Ten Las Vegas equestrians traveled to compete in the Utah Summer Games last month and returned home gold, silver and bronze winners.
Young women ages 11-19 competed in the 26th annual Utah Summer Games June 8 and 9 in Cedar City and represented Centennial Hills’ Talisman Farms . The regional competition hosted athletes from Utah, Nevada, Arizona, Colorado and California in English-discipline horsemanship events.
The Las Vegas delegation bested other riders in equestrian dressage, combined training and show jumping and included adult and junior riders from a cross-section of skill and training levels, said Talisman Farms founder and coach Esther Hillner .
Dressage is a performance that showcases the discipline of the horse and rider. Show jumping involves hurdles and agility tests, and combined training blends both disciplines and helps determine tournament placings, Hillner said .
Competitors from Hillner’s team brought home six gold medals and a host of silver and bronze placings, she said.
North Las Vegas resident Becca Springston , 19, won two gold medals in dressage events, the culmination of 10 years of equestrian training.
The first day of the competition came with literal hurdles for her.
“I fell off two horses and I was having a rough morning,” she said. “I took all my emotions and thought, ‘I just have to get back on the horse.’ All my preparation would mean nothing if I didn’t try.”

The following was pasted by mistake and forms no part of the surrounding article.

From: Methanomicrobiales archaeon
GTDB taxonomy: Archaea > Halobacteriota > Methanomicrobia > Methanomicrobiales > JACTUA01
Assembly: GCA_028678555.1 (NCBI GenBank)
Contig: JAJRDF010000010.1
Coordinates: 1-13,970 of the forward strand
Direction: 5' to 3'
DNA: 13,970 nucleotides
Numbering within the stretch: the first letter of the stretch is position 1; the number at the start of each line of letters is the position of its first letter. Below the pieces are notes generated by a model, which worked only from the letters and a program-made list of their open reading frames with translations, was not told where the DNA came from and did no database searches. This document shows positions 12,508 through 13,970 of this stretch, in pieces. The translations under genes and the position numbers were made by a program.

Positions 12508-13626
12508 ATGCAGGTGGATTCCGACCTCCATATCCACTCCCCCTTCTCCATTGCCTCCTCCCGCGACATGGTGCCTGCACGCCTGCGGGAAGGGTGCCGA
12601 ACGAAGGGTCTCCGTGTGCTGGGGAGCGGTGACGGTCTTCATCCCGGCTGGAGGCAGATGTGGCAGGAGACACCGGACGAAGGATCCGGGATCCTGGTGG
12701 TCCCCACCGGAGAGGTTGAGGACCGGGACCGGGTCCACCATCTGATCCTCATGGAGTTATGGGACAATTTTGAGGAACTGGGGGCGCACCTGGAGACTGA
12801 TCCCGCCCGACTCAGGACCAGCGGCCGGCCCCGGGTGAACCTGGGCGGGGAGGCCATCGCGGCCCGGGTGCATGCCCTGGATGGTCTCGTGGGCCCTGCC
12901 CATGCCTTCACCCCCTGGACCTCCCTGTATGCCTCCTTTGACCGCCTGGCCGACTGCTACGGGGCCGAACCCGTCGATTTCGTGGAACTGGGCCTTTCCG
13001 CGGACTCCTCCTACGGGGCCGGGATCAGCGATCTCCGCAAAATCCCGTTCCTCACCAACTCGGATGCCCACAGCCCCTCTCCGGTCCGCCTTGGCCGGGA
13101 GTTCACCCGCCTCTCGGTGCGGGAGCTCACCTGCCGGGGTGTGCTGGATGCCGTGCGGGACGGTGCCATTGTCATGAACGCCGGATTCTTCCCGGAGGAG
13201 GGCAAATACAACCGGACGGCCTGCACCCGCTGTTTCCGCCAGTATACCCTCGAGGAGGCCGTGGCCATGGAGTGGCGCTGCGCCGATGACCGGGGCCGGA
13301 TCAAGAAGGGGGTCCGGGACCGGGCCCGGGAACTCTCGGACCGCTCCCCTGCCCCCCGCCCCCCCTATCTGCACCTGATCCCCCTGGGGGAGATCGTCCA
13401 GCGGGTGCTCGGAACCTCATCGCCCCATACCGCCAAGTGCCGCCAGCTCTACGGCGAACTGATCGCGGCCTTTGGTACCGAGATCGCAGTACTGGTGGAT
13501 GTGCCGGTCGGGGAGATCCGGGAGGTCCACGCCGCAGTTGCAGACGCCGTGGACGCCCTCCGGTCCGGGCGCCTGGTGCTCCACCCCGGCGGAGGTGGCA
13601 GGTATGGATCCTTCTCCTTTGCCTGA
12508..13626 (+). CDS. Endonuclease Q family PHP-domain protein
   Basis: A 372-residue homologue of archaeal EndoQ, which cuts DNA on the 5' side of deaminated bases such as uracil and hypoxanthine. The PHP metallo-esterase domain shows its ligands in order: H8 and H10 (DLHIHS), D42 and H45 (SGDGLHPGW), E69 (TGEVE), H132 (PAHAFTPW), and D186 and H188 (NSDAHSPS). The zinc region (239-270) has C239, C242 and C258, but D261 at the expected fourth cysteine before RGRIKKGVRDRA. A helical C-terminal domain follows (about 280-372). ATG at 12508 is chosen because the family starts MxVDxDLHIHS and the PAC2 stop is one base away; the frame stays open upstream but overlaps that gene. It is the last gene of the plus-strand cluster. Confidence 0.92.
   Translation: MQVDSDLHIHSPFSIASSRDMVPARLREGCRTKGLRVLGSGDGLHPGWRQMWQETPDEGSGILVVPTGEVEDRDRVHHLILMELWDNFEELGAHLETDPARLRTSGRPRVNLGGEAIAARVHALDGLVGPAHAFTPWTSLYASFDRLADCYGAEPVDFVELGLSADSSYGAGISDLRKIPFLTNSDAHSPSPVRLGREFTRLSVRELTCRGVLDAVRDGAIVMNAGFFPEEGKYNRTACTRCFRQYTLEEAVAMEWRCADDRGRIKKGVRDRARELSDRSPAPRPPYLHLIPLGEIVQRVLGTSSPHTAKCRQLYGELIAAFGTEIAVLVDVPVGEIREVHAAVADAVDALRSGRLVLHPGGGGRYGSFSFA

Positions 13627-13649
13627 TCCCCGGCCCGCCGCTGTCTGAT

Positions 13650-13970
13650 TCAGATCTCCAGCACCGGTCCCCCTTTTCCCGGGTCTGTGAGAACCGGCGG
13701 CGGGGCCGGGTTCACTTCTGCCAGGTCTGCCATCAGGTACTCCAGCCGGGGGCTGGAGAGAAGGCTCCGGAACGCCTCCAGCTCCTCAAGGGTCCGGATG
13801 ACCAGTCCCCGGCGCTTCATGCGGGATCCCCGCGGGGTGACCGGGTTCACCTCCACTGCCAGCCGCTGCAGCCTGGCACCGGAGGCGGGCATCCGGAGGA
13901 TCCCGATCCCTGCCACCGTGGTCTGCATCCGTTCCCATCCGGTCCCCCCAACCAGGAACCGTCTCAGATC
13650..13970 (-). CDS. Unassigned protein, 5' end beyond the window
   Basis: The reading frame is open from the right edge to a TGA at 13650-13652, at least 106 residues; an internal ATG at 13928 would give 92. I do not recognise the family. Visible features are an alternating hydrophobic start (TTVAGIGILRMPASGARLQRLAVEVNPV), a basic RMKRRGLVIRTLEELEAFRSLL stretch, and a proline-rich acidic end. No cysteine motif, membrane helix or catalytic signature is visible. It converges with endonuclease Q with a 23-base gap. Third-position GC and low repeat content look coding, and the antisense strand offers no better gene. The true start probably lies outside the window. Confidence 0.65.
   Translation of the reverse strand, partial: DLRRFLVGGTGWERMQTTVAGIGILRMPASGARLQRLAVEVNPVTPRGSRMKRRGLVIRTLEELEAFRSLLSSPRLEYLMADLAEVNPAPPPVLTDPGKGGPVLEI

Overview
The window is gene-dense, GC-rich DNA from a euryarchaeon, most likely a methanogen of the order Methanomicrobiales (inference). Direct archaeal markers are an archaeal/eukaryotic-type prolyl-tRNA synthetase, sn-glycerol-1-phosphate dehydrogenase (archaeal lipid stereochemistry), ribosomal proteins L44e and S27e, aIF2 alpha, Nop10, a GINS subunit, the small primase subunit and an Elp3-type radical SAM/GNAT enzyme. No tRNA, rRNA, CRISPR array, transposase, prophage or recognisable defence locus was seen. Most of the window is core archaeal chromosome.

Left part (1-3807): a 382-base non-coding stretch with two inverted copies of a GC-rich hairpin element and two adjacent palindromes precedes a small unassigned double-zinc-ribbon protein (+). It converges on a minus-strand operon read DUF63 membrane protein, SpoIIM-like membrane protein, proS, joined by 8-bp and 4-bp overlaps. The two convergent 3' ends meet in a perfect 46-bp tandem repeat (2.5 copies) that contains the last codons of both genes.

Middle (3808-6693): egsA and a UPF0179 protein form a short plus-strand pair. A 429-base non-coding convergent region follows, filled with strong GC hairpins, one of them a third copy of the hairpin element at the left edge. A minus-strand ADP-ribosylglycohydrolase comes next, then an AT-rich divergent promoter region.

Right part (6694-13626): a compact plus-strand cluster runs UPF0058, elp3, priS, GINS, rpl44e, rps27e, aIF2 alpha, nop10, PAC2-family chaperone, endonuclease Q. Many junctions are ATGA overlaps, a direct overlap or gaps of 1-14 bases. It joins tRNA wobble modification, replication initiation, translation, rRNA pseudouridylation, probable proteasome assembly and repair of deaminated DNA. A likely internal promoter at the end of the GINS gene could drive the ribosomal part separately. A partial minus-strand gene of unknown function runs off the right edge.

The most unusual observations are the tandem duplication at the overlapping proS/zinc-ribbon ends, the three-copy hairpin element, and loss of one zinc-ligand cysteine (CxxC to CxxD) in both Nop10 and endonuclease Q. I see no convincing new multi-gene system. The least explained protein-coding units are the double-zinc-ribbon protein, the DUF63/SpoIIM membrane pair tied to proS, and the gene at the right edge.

Springston ‘s perseverance led to top honors.
“It felt really good,” she said.
It was the first year that Spring Valley resident Alexandra Peterson , 11, qualified to compete in the games. She received a silver medal and a fourth-place ribbon in dressage events.
Alexandra said she’s been a lifelong horse enthusiast, and equestrian riding was a natural interest. She began riding three years ago.
“I’ve learned it’s really hard sometimes and you want to give up but you can’t,” she said. “You have to keep going and you definitely have to keep your heels down.”
Hillner hails from Oregon, where there is a strong riding community, she said. Hillner was trained by former U.S. Olympians and renowned horse clinicians.
She traded the wet climate for the dry desert and began helping train equestrians.
“When I moved here 14 years ago, riding was very small,” she said. “Western-style riding was very prominent.”
Although rodeo events had a stronghold, English-discipline received a boost, Hillner said, when the FEI World Cup Finals for show jumping and dressage began being hosted at the Thomas & Mack Center.
“More people became aware, and it has picked up in the last 10 years,” she said.
Hillner’s team competes in a few local competitions, but the Utah Summer Games, for which she was a co-organizer, is an elite competition, she said.
“This is positive for Las Vegas because some people don’t take us serious, ” she said. “They have a misconception it’s Western (style) and barrel racing. We’re becoming better known.”
For more information, visit utahsummergames.org/sports/equestrian-dressage.html .
Contact Centennial and North Las Vegas View reporter Maggie Lillis at email@example.com or 477-3839.